However, tail spend is an issue that procurement
organizations can tackle themselves. And it doesn’t have to
be costly: There are ways to gain better insights and achieve
cost savings that can be accomplished at little or no cost
without turning to outside sources.
A three-part framework — analysis, education and
communication — can help organizations improve value
while managing tail spend.
ANALYZING SPEND DATA
Analysis of spend data is nothing new. But many
organizations may not be taking full advantage of their
procurement management systems’ capabilities to sort,
segment and analyze spend. By consulting internal experts,
they can learn more about existing capabilities and how
to best conduct a “deep dive” to see how purchasing can
be broken down. Even a rudimentary analysis can enable
organizations to see such patterns as:
1) Off-contract purchases. For example, “Why are some of
our regional offices buying copy paper from local suppliers
rather than from our corporate-contract company?”
2) Rogue or maverick spending. “Why are individual sales
reps making repeated use of their corporate purchasing
cards at warehouse stores?”
3) Questionable buys. “Why do we seem to be incurring so
many charges from golf courses?”
Any analysis of an organization’s total spend could show
purchases that don’t add up to much individually but can
easily be aggregated across units — or even the entire
organization — to gain efficiencies and buying power.
After completing the analysis, develop an agenda or plan that
addresses strategies for gaining better control over tail spend
spending. Steps to take include:
• Conducting a thorough spend analysis to pinpoint how
much of the organization’s total procurement outlays fall
outside of procurement’s control
• Looking for questionable and/or fraudulent tail spend
• Considering like substitutes that could be purchased
through normal channels/contracts
• Working towards greater intradepartmental and
interdepartmental consolidation of spend of targeted items
to leverage buying power and buy more strategically
• Consolidating buys across users, locations and units
within the organization
• Scrutinizing contracts for goods/services that have not
been addressed by procurement in a reasonable time
(generally considered 2-3 years). If they have not been
recompeted, why not?
After completing the analysis, organizations need to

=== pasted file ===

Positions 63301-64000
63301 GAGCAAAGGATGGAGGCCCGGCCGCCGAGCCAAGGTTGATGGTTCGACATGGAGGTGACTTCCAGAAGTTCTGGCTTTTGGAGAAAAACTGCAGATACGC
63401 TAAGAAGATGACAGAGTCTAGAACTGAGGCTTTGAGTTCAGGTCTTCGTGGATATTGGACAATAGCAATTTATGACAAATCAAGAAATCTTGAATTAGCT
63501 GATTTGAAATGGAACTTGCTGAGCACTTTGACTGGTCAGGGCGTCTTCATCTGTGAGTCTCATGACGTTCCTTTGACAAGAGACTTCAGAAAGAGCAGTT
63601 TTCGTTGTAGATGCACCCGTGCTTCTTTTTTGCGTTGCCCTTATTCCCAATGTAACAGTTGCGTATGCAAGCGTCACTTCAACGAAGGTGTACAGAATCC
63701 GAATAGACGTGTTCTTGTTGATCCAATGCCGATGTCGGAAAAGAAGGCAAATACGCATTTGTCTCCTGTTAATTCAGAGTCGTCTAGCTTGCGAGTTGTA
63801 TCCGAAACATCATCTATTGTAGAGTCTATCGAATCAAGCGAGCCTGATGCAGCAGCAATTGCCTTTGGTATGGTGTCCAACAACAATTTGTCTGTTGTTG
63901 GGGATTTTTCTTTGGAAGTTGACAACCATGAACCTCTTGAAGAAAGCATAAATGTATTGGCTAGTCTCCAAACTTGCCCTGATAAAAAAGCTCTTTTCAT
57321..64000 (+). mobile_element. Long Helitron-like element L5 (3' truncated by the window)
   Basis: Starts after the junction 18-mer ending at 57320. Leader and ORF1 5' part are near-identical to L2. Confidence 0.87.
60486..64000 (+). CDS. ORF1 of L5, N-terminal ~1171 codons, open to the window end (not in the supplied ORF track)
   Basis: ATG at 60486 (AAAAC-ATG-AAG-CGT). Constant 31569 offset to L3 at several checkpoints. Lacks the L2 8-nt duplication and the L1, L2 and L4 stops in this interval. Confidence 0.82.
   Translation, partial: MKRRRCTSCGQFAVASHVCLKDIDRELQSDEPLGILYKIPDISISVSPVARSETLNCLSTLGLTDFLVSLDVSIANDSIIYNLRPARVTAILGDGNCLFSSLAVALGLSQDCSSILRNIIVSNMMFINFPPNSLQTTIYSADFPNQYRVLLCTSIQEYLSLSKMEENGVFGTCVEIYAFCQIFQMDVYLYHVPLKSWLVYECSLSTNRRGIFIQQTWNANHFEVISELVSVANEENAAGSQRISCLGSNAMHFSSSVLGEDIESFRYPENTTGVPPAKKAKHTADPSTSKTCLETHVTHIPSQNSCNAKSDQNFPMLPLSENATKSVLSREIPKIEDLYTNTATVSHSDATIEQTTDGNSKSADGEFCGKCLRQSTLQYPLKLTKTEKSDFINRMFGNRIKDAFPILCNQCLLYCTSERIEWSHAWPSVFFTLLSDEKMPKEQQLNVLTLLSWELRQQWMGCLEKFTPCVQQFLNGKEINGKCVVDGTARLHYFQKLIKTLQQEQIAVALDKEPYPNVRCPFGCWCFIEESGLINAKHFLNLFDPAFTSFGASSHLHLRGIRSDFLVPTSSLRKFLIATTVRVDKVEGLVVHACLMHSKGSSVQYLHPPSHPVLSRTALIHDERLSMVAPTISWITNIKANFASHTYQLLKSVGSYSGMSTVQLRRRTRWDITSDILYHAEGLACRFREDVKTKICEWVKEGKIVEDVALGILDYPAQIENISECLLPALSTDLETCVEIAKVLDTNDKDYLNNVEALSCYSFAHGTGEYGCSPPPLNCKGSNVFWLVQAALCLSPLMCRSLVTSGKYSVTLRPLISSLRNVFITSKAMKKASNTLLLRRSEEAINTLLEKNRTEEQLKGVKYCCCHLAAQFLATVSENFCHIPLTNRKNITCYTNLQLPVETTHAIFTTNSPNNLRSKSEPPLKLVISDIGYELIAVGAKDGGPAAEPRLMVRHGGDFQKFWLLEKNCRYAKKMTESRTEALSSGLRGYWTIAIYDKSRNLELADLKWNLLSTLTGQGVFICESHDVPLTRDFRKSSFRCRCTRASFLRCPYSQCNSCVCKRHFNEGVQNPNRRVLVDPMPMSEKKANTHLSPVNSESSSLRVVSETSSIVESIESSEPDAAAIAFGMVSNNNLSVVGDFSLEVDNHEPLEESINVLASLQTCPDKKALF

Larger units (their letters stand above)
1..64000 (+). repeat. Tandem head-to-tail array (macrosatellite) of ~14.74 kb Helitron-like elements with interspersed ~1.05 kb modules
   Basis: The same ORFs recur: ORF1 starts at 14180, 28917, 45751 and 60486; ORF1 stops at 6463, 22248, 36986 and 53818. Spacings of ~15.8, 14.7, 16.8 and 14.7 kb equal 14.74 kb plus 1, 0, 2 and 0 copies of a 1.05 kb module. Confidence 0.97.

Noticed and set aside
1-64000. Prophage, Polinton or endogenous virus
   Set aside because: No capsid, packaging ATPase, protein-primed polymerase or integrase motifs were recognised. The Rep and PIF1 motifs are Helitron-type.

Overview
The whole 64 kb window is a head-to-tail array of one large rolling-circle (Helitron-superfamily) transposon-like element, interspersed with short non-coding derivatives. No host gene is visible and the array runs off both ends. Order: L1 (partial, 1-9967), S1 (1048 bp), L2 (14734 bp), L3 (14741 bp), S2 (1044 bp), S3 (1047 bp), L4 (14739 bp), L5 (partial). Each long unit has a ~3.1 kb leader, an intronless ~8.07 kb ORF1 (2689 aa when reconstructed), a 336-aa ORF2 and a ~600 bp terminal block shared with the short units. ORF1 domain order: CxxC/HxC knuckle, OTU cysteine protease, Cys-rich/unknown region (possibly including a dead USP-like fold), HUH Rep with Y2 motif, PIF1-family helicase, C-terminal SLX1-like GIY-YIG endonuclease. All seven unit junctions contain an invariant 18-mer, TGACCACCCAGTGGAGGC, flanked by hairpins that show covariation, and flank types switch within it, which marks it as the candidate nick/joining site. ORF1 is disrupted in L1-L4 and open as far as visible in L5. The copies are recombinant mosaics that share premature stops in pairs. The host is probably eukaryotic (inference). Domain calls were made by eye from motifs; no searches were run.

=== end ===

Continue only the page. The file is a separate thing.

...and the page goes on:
address the other parts of the framework — education and
communication — to further improve value.
Education. Procurement’s reach extends throughout
a company. Thus, it’s imperative to educate the entire
enterprise — not only procurement professionals — about
what tail spend is and why it is important. By educating (and
reminding) those in non-procurement areas about the correct
(and incorrect) ways to make small buys, spot purchases and
“emergency” buys, procurement organizations can make a
significant impact on increasing compliance and reducing
acquisition chaos throughout the company.
Communication. Effective communication about your tail
spend management program, including your strategic plan, is
essential to gaining buy-in throughout the organization. There
must be continual dialogue between procurement leadership
and stakeholders about how to create more value from tail
spend. Supply management organizations should also seek
participation and support from stakeholders as well.
Structure the program to incentivize communication between
all parts of the company and procurement. This should
encourage non-procurement areas to make better buys using
the organization’s procurement systems rather than finding
reasons for not doing so. Make it worthwhile to communicate
with procurement and eliminate the “gotcha” mentality that
may exist in the purchasing area.
DOING INSTEAD OF TALKING
Given a supply management organization’s need to focus
on that 20 percent of spend that provides 80 percent of the
impact, tackling tail spend may not seem like time or effort
well-spent. It’s not considered an “easy win” or viewed as
“low-hanging fruit.” Nevertheless, because most companies
have a tail spend problem, managing it can result in value-add opportunities, including more efficient use of company
resources and savings on commonly purchased items.
Tail spend shouldn’t just be talked about. Instead of being
considered nuisance spend, it should be effectively managed.
By analyzing tail spend and developing a strategic plan to
manage it — and educating non-procurement colleagues about
the best ways to make small buys — organizations can achieve
solid results while elevating the role of procurement. ISM
David C. Wyld, DBA, is the Laborde professor of management at
Southeastern Louisiana University in Hammond, Louisiana.